The shallow root system makes weed control in the establishment phase a high priority for maximum growth.
The species coppices vigorously and a second crop can be grown. The advantages of coppicing need to be weighted against the cost of protecting stumps from damage during harvesting and the lack of potential to use improved seedlots or provenances.
Pest and disease risks
Sydney blue gum is susceptible to attack from a number of insect pests. Leafblister sawfly, christmas beetles, lerps, and leaf hoppers can infest trees at any age. Autumn gum moth and grasshopper outbreaks can occur in young trees with juvenile foliage. Borer attack can occur where trees are weakened due to disease or pest attack or by being grown on poor quality sites.
The timber from Sydney blue gum is one of the more important general construction timbers in New South Wales. It is also used for cladding, flooring, panelling, and boat building. It has potential as a furniture timber, as well as for export sawlogs and poles. The pulpwood produced from this species is acceptable but not preferred because of its low pulp yield and low paper tensile strength
Figure 3. Wood grain
The wood is dark pink to red brown in the heartwood with a paler, easily distinguishable sapwood. The grain is straight or slightly interlocked, and gum veins are common. It is moderately durable, with garden sleepers lasting 8 – 15 years. It is easy to work, dress and finish and takes a good polish. Mature wood characteristics develop at an early age. The green density is about 1070 kg/m3 and the air-dry density at 12 % moisture content is about 850 kg/m3. Rapidly grown plantation timber can have densities as low as 450 – 600 kg/m3.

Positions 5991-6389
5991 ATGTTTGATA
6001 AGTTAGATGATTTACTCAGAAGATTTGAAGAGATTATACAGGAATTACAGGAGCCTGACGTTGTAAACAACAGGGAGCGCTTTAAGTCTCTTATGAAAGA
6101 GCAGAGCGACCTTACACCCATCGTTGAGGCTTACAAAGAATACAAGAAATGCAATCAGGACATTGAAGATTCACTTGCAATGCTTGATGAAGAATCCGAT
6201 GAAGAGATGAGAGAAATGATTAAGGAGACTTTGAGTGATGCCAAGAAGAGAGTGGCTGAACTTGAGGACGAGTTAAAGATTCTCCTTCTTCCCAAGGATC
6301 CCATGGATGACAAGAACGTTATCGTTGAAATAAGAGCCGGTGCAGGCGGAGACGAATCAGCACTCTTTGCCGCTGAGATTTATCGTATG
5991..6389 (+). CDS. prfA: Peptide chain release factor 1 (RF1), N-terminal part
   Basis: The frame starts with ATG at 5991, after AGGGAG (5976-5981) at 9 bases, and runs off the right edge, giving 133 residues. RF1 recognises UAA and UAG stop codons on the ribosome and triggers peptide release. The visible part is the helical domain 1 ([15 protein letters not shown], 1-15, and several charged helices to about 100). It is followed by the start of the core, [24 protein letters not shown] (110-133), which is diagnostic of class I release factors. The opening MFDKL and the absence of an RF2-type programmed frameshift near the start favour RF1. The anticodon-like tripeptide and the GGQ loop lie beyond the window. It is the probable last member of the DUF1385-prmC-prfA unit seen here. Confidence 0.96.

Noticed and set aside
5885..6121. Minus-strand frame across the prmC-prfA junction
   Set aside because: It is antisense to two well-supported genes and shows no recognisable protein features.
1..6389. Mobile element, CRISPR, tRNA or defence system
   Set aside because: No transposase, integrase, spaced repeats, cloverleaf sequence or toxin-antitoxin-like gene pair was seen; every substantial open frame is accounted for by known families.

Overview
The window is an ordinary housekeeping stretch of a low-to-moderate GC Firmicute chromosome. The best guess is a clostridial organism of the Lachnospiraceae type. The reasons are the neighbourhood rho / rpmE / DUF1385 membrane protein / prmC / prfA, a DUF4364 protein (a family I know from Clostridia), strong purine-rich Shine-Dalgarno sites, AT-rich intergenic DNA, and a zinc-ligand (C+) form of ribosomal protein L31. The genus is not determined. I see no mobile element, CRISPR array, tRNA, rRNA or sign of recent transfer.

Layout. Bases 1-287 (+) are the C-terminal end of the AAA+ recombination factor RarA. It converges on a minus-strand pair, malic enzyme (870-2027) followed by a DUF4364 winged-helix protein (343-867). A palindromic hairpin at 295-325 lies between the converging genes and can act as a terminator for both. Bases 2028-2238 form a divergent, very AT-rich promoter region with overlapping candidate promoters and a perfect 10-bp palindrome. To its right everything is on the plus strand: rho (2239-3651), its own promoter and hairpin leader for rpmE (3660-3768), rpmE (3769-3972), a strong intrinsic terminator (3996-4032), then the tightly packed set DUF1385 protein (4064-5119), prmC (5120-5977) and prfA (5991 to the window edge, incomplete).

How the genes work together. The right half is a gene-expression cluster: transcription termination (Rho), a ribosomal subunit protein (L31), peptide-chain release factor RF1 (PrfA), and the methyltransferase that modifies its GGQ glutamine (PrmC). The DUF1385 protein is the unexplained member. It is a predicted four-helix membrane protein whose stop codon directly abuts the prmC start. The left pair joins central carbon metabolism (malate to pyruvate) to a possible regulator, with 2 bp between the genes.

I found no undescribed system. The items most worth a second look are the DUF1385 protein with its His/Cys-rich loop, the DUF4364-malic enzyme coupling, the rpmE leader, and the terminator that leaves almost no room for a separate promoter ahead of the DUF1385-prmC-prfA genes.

High levels of growth stresses in Sydney blue gum logs can have a significant impact on yield, frequently causing brittleheart near the centre of the stem, with log splitting and distortion of the timber during sawing. Unfortunately, it is difficult to detect brittleheart, which means it is difficult to grade material for structural uses. Low recoveries from sawing are likely if logs of less than 30 cm small end diameter are used.
Sydney blue gum is easy to dry, relative to most other eucalypts, with moderate shrinkage. Collapse is slight but the heart centre material is inclined to split quite severely, so it is not recommended for large girders. Air drying to moisture content of 25% is a normal practice. Reconditioning is recommended during the kiln-drying process.
Sydney blue gum is an excellent farm forestry species. It grows on a variety of soil types, and is well suited to irrigation. It grows with a good straight trunk which needs minimal pruning to produce clearwood, and the timber is easy to dry and useful for a wide range of products.
- Bootle, K.R. (2004). Wood in Australia. Types, properties and uses. McGraw-Hill Book Co, Sydney.
- Borschman, R., (May 1996). Report on the Monitoring and Evaluation of Farm Forestry Sites in North East Victoria. North East Farm Forestry Program, Centre for Forest Tree Technology.
- Costermans, L., (1994). Native Trees and Shrubs of South Eastern Australia. Lansdowne Publishing Pty Ltd, Sydney.
- Hall, N., Johnston, R.D., and Chippendale, G.M. (1975). Forest Trees of Australia, Australian Department of Agriculture, Forestry and Timber Bureau, Australian Government Publishing Service, Canberra.
- Hillis, W.E. & Brown, A.G., Ed. (1984). Eucalypts for Wood Production , CSIRO Australia.
- Northway R.L (1996). Evaluation of Drying Methods for Plantation-Grown Eucalypt Timber: (a) Kiln drying trials with four species. CSIRO Forestry and Forest Products Report. Australia.